Help Them Cope With the Situation
There’s a big difference between a parent who can’t pick up their child due to traffic or a stalled vehicle, than there is with a natural disaster like an earthquake, so set aside time and space to help the child or children you’re responsible for cope with the situation. How children understand the event depends on their age and stage of development, so take that into account before you approach questions or remedies to specific behaviours:
- Encourage children to ask questions, and answer them at a level the child can understand
- Let children know that all emotions are OK – good, bad, or neutral – and help them understand that they can experience some or all emotions in a short space of time
- Share information about the event with children, but don’t let them hear things like news reports repetitively as it can have a negative impact on their recovery
- Take care of yourself, and don’t burden children by sharing your adult concerns or needs with them
Encourage Them to Take Action
You can help older children feel a sense of control following an unexpected, emergency event by encouraging them to take action directly related to the event. While it’s not advised that children help with cleanup efforts following a disaster, they can help support others impacted by the same event in these ways:
- Volunteer to help in the community, perhaps in emergency shelters or support services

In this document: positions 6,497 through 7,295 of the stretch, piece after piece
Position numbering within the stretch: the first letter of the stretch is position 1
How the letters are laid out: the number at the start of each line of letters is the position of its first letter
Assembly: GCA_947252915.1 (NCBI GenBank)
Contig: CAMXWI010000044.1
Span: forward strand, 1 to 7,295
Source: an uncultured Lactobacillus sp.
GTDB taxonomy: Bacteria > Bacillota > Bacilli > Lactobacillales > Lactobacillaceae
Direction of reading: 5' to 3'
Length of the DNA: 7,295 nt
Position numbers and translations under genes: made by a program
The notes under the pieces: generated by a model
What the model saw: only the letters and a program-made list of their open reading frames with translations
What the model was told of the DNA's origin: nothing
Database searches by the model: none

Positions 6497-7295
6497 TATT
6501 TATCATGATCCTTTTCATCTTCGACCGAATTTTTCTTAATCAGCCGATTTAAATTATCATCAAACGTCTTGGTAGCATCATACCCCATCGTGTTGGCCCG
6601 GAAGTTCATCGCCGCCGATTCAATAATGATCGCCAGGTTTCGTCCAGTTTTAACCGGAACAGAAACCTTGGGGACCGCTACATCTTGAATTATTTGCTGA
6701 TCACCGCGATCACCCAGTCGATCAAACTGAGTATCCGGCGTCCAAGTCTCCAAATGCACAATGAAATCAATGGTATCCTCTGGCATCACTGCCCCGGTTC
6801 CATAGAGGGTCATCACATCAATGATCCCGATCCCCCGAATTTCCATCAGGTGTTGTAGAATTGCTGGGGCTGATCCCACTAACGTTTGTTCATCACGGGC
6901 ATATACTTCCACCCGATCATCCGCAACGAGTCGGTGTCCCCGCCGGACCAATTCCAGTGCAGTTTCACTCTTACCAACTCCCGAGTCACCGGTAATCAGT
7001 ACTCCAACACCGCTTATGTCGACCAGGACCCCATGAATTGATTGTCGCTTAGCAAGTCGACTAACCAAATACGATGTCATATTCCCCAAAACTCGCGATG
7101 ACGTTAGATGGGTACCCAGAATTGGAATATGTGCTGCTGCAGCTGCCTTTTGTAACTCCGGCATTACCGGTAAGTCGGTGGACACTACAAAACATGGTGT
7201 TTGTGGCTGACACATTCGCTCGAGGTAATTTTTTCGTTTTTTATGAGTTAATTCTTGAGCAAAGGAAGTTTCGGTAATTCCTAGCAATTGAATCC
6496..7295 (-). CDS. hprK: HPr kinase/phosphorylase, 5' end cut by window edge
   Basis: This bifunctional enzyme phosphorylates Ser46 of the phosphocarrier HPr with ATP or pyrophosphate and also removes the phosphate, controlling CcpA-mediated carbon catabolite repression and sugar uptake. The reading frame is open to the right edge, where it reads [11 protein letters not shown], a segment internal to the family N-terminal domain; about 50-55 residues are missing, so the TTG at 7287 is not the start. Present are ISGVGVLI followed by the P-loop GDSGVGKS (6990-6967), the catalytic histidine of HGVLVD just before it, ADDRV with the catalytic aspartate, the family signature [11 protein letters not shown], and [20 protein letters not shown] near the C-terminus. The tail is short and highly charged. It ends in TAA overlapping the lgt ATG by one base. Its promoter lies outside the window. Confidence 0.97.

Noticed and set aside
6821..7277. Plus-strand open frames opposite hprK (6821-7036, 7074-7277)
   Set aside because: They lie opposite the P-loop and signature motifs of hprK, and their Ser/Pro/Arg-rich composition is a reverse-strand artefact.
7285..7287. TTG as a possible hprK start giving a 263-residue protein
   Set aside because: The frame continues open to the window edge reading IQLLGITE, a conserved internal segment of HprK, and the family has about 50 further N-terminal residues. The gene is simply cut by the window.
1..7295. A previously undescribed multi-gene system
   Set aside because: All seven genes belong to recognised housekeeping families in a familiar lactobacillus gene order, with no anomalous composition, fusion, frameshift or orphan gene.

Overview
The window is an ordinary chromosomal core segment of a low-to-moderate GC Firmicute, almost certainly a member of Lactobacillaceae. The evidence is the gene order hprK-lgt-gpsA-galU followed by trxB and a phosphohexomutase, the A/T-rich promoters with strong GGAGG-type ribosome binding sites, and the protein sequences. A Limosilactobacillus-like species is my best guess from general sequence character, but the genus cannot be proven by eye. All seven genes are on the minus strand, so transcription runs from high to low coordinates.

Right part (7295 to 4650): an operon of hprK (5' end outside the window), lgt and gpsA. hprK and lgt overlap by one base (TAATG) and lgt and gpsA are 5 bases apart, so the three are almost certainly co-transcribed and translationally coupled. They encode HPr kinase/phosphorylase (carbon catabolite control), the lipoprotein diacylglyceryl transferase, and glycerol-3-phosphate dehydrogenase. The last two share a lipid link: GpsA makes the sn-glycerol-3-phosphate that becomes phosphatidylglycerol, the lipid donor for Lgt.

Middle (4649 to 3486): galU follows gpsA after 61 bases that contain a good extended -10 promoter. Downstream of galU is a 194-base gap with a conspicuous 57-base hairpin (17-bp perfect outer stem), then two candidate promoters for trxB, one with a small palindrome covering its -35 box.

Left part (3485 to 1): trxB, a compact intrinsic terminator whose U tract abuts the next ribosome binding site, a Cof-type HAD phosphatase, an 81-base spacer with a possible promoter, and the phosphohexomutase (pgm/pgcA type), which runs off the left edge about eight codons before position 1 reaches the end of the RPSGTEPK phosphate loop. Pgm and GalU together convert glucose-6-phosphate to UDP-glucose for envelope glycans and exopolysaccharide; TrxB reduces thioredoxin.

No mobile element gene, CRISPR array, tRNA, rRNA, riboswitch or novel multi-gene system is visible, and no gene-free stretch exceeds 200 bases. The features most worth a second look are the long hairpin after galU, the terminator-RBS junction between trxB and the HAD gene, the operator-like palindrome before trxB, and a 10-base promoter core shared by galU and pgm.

- Aid elderly family members or neighbours, by spending time with them, ensuring they’re safe and warm, or collecting their groceries or prescriptions from stores
- Think about, and plan, ways to prepare for future emergencies, given learning experiences in the current one
- Introduce them to organizations designed to support communities in times of crisis, like the American or Canadian Red Cross, and encourage them to get involved at a level appropriate to their age
While not every unexpected situation will be a disaster, it’s best to be as prepared for all kinds of emergency scenarios so that you’re ready to handle anything that comes your way, and provide a positive environment to support a child in the absence of their immediate family.
And don’t forget, ePACT is free for families to use. Use ePACT for your nanny, babysitter, or simply as a secure online storage space for all your important information, and the perfect place to keep information like emergency contacts and alternative guardians up to date.
Terms and Conditions
All content provided on this blog is for informational purposes only. The owner of this blog makes no representations as to the accuracy or completeness of any information on this site or found by following any link on this site. The owner will not be liable for any errors or omissions in this information nor for the availability of this information. The owner will not be liable for any losses, injuries, or damages from the display or use of this information. This policy is subject to change at anytime.